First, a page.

"Midsummer Madness"

by Dr. A.W. Tozer

As the sun makes its annual climb up from the south, a strange restlessness comes over those of our citizens who live north of the Mason-Dixon Line, and by the time summer has finally arrived this has increased into a pathological condition which turns the country into one vast cage of waltzing mice. A kind of madness grips the populace, and then begins that four-month frenzied effort on everybody’s part to get somewhere other than where he is. No one stops to ask what it is all about, but practically everyone who is not in the hospital or in jail joins the general stampede from everywhere to anywhere and return. An irresistible impulse picks up most of us like grains of dust caught by the wind, and spins and churns us about dizzily and dangerously till the first frost comes to ripen the pumpkin and drive home the trailers.

Changing times

The sturdy old deacon who spent his entire life in the same county where he was born has passed and gone for ever. He existed before the days of the modern nomad. Changing times have eliminated him as surely as the buggy shed and the hitching post. His chief use now is to decorate a museum along with the three-toed horse and the dinosaur. His basic error was that he failed to take a vacation. He needed a change and a rest, also a bit of recreation: but not having heard of these wonderful aids to health and longevity, he kept his nose to the grindstone, raised ten healthy children, worked his own farm, attended the Baptist Church four times a week, and managed also to read one or two good books a month. Though he had failed to relax properly at yearly intervals, he could still shoot a squirrel out of a chestnut tree at a hundred yards without glasses and chin himself a dozen times running when he was eighty-seven. When he finally died he was mourned sincerely by his family and a host of real neighbours who had learned to appreciate his sterling worth by living beside him for a lifetime. How anyone can claim that his grandson, who changes apartments every two years and spends his summers roaring through the landscape in a cloud of fumes, is his equal in manly character is beyond comprehension. Goldsmith’s famous lines come back to trouble the serious minded:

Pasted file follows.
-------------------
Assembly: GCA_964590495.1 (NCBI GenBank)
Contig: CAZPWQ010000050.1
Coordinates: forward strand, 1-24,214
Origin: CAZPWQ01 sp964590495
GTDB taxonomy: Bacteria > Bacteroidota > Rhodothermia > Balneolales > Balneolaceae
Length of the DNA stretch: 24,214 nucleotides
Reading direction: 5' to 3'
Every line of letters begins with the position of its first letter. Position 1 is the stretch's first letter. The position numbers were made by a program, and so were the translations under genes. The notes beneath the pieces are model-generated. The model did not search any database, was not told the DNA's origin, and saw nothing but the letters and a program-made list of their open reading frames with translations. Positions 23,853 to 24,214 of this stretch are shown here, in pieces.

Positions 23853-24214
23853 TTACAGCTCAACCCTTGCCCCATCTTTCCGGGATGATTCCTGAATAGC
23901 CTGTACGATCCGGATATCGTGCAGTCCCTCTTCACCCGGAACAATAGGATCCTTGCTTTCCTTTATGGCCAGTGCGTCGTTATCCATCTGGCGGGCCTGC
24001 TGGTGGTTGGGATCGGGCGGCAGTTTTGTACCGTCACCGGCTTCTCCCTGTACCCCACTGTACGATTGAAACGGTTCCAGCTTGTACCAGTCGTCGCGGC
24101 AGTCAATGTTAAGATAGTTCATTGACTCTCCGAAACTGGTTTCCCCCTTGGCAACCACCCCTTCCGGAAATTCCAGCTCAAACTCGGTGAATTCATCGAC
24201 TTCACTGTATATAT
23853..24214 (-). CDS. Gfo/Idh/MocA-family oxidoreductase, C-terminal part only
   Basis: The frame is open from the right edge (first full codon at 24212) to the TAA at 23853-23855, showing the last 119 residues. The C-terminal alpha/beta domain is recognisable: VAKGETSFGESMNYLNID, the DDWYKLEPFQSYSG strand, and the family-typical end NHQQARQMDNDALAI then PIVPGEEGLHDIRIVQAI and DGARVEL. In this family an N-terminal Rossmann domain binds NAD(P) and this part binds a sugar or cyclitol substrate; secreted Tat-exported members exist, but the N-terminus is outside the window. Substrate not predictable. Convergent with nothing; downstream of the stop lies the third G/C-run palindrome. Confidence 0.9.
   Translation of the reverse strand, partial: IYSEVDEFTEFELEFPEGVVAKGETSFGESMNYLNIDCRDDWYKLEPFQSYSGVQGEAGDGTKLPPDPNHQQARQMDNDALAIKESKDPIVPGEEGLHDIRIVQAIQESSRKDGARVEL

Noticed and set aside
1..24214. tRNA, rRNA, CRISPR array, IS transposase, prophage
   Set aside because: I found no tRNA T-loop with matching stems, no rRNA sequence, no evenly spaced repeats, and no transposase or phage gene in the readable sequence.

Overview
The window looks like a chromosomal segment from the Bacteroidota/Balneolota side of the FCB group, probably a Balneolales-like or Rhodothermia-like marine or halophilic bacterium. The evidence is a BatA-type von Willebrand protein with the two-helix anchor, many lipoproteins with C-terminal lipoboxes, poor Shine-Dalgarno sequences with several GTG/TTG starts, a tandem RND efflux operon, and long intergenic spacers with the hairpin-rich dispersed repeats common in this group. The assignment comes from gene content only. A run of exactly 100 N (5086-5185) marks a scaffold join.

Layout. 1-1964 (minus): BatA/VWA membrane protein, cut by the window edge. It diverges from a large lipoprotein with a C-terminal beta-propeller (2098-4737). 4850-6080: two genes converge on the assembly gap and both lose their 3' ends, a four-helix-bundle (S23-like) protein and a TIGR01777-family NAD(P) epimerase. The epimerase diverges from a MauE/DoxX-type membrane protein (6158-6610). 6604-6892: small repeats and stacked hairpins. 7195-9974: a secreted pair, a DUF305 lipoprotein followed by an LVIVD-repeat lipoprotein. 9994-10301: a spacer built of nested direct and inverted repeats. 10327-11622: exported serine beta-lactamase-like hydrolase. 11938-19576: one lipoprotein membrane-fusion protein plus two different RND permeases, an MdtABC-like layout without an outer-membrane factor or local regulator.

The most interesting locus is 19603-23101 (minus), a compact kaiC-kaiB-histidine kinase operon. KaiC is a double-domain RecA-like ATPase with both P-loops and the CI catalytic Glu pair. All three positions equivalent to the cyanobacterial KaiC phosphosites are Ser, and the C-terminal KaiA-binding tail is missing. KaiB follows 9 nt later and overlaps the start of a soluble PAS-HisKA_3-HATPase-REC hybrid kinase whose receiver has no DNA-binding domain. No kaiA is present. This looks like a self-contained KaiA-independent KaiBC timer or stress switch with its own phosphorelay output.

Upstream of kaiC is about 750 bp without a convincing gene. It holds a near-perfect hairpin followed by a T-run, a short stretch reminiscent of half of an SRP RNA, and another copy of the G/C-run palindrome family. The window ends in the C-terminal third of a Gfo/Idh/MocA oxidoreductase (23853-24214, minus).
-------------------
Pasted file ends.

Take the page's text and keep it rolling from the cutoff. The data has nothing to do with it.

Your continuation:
Ill fares the land,
to hastening ills a prey,
Where wealth accumulates,
And men decay.

Now we believe in liberty as guaranteed by the Constitution and the inalienable right of every man to do as he likes as long as he stays within the law. If most of the population choose to forsake their homes and spend all their spare time scudding between filling stations, there is nothing we can do about it. To protest about it is to blow against the wind or shout against the tide. However, some of us old-fashioned throwbacks to a saner if slower age may be forgiven if we indulge in a few honest tears for the havoc this midsummer madness works among the churches of this hectic day.

Crippled churches

Even though the vacation habit is a craze and a curse, even though millions each season take long and expensive vacations from nothing more strenuous than loafing, we are still willing to concede that there might be some therapeutic value in a vacation trip where and when needed. I would surely not begrudge the hard-working man or woman a rest from the daily grind. But the sad truth is that the vacation habit, plus the habit of making weekend trips throughout the summer season, has worked to practically paralyse the church of God for several months out of the year. Some churches close altogether, some are forced to give up evening services for the duration of the summer, and many are compelled to join with several other churches in union services in order to have an attendance large enough to justify a meeting. Even full-gospel churches and tabernacles are seriously crippled, the finances go into the red, the morale suffers and faith burns down to a grey ash.